Calling Saab the most improved automaker in America over the first eight months of 2011 was appropriate. However, Saab didn’t need to do very much to improve.
And despite this morning’s post which, by way of Saab’s 181.4% year-over-year jump, called the Swedish niche automaker America’s most improved automaker, the crown could just as easily be worn by Ford. And so it shall be.
U.S. Blue Oval sales are up “just” 18.3% this year, but because Ford is such a large manufacturer of cars and trucks, that translates to 211,067 extra units compared with the first eight months of 2010. Those gains mean Ford out-performed Chevrolet by 57,518 sales in the first two-thirds of 2011. Kia and Jeep posted far greater percentage improvements, but even when combined, the Korean automaker and American SUV-maker only found 183,128 extra sales this year, still some way behind Ford.
Kia did join parent company Hyundai to topple Ford, however, in terms of corporate volume increases. The only problem there was GM’s intervention. General Motors pulled in 232,696 more sales between January and August of this year than they did last year. All four GM brands did their part; even Cadillac has found more than 8000 more buyers this year than last.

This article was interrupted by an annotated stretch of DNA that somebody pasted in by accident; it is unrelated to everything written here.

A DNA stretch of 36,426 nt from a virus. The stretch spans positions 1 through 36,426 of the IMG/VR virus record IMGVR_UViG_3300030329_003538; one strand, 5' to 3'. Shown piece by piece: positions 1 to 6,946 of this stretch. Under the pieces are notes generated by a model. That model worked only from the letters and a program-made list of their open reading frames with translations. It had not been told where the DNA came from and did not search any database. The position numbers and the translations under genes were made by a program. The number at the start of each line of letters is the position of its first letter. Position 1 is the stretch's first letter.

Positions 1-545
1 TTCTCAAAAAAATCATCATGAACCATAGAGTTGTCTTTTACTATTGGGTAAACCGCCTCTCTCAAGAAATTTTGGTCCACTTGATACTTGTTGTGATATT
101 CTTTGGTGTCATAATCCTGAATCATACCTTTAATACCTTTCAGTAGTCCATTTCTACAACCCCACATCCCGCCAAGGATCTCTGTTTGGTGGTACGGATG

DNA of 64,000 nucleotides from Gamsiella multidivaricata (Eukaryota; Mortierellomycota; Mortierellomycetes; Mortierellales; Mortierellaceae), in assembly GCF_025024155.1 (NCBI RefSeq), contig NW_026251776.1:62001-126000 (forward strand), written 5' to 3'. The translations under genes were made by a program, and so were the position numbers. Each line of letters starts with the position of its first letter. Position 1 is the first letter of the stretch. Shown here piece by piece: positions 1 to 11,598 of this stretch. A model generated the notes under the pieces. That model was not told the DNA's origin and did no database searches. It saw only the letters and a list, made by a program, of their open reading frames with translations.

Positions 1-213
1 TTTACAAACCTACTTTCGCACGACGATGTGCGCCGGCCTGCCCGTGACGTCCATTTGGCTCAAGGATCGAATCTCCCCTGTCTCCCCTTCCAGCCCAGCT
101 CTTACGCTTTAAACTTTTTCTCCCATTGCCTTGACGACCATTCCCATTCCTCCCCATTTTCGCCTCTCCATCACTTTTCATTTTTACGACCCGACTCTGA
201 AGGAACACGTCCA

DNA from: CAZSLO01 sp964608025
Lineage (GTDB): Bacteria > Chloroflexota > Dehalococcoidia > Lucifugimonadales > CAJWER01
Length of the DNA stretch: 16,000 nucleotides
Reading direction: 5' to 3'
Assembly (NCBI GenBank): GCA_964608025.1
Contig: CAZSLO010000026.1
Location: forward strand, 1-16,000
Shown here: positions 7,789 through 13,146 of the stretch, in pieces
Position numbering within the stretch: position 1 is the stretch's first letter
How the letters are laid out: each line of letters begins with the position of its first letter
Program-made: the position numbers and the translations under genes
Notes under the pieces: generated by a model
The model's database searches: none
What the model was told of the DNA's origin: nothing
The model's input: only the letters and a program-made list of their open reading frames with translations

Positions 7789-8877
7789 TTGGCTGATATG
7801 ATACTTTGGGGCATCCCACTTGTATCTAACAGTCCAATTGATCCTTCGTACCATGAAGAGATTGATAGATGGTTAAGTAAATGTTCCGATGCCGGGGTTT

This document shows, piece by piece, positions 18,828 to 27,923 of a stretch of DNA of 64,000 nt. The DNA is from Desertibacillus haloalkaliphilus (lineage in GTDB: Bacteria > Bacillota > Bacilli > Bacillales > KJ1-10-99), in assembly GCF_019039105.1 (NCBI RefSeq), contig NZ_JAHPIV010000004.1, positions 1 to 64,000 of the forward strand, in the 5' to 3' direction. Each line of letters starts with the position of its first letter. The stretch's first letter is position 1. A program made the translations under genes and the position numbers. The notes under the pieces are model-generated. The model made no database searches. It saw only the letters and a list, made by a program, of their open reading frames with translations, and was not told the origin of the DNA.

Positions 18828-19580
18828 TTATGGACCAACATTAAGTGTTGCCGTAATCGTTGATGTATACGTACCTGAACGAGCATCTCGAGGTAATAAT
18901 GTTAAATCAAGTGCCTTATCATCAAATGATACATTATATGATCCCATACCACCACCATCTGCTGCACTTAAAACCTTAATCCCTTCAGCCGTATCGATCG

The bad news mostly revolves around Japanese automobile manufacturers. No surprises there, given the manner in which Japan’s March 11 earthquake severely impacted the nation. Toyota’s 7.1% drop was enough to rank the brand 33rd in the earlier post, but in this version, Toyota’s 70,341-unit decline was worse than Mercury’s 64,625-unit drop; nearly twice as bad as Honda’s suffering, too.
What have we learned? Saab is (isn’t?) America’s most improved automaker in 2011. Ford, yes Ford, is America’s most improved automaker in 2011.